Composition and Theory


#21

Thanks.

The comments are mainly about people disliking the author’s music, which is a bit hard to take seriously as criticism of the book. A terrible musician can, after all, write a good book about music - just like a good musician can write a terrible book about music. In fact, a lot of great musicians have done just that - it’s apparently something to do when your career is on the decline.

But anyway:

Having browsed through the book, I think it’s a pretty good starter level introduction to basic theoretical concepts in western music. Especially if you consider that it’s free. I doubt that the people who made the comments have actually tried reading the book.


#22

Good point… also, if they are not specially criticizing the book how do we know they even read the book?
If they didn’t read the book, it’s likely because they have no knowledge of music theory.

Many musicians (good ones and bad ones) dismiss the value of music theory based on the fact that it’s possible to make good music with little or no knowledge of theory. Generally the people who say this have no knowledge of theory… they don’t know what they are missing.

Knowledge of theory is a valuable tool. When used by a good musician it adds richness and complexity that is very challenging to achieve without it.

By the way… based on what I saw in the link provided by @st3aLth I believe they were discussing a book about EDM. I’ll look again… but do you believe the discussion was specifically about the Ravenspiral?


#23

Ok … I checked it out carefully THEY ARE TALKING ABOUT A DIFFERENT BOOK!

WTF? Maybe you were dissing theory in general? Or just trolling?

That is a cool site though… so thank you for causing me to stumble into for the wrong reason… I guess


#24

Dog they are talking about the Music Theory by Neon The Rex book WTF
Sorry :smiley: my bad :poop:


#25

@1roomstudio, @Jayson

I’m buying this book today after I type this. Basically what I hear about it is that it looks at harmony in a way that allows you to obtain the same of harmonic “gravity” or pull as a specific chord by flipping it over an axis.

Boil it down you can obtain a “negative version” of the Dominant 7th chord by flipping all of its notes over an axis and that new “negative chord” will have the same type of gravity towards the tonic chord.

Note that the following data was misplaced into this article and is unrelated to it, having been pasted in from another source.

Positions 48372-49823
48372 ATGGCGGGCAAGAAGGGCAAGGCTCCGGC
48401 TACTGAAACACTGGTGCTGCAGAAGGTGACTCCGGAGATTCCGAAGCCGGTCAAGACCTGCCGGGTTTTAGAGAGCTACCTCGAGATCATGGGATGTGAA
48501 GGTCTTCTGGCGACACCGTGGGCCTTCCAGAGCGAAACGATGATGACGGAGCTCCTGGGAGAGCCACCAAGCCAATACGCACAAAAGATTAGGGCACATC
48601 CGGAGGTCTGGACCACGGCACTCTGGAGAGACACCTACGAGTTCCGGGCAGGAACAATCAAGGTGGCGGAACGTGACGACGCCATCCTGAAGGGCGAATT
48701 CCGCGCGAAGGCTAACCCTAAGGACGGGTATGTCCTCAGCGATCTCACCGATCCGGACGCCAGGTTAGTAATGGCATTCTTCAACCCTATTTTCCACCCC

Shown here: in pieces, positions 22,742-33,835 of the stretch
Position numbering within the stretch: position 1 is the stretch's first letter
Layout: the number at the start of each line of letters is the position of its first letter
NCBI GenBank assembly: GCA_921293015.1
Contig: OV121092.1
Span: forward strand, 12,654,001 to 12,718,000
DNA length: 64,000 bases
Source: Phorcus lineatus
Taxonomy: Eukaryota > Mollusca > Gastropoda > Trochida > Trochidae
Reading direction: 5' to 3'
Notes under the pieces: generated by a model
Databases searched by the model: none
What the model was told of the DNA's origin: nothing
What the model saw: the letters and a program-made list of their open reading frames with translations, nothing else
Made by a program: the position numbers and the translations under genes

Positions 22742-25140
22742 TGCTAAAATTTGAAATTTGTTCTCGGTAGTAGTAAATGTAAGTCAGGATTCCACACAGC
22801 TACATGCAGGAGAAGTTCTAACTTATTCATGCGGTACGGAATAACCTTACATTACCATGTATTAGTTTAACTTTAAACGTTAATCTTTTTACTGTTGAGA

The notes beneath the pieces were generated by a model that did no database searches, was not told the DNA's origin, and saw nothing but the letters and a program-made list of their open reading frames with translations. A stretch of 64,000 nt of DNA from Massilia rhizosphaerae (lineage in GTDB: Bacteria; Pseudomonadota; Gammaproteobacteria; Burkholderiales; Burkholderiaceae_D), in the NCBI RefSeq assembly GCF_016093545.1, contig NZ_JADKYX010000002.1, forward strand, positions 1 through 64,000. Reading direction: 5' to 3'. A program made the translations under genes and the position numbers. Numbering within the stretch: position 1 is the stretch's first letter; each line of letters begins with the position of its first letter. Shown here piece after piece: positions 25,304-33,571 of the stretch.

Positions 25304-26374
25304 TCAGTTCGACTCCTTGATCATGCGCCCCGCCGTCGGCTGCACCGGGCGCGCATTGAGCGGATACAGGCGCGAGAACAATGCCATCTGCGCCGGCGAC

I’m thinking it’s a good way to access more “color” when making chord selections if you guys are interested.


#26

Much appreciated… I can slip back into the unaltered universe now.

By the way… check out the Ravenspial. Pick one subject and apply it to a musical sketch. Your friends and family will be impressed with how much your music is improving.

Just a suggestion… no pressure. :sunglasses:


#27

Interesting…:thinking: sounds like it might be similar to Jazz Theory. :saxophone:

Not sure what that means, maybe “choose a note (axis?) in a chord and invert the intervals?” Or it could be referring to voicing and inversions. Or it could use the Tritone as an “axis” and alter the remaining intervals, as in French, German or Italian 6th chords. Or it could be something else that would be really cool to know.

Let us know please! :pray:


#28

Thanks for tagging me @Brogner. It’s interesting.

@1roomstudio
It looks like Jazz theory a bit, but focused on symmetrical ideal counterparts. “Ideal” because instead of inherent relationships, you’re picking the “invisible tone” (some pitch not on a piano, but could be on a violin somewhere) between two notes and making the same chordal relationship in exactly the opposite of the other. Like Kirk and Mirror Kirk in Star Trek.

Here’s a quick rundown.

It seems novel; I’m just not yet sure for what use exactly.

Cheers,
Jayson


#29

It should get here Monday but from what I understand it is a way to expand your harmonic pallet. Like what @1roomstudio said how you can substitute a dominant 7th chord with another dominant 7th sharing the same Tritone, you can theoretically (and in practice) use a chord that is flipped on the axis and it will still produce the same resolution but with a different flavor, or you can apply it to experiment with sounds that could very well work in practice. I just look at it as a way to expand your harmonic pallet. Once I read it I’ll make some examples.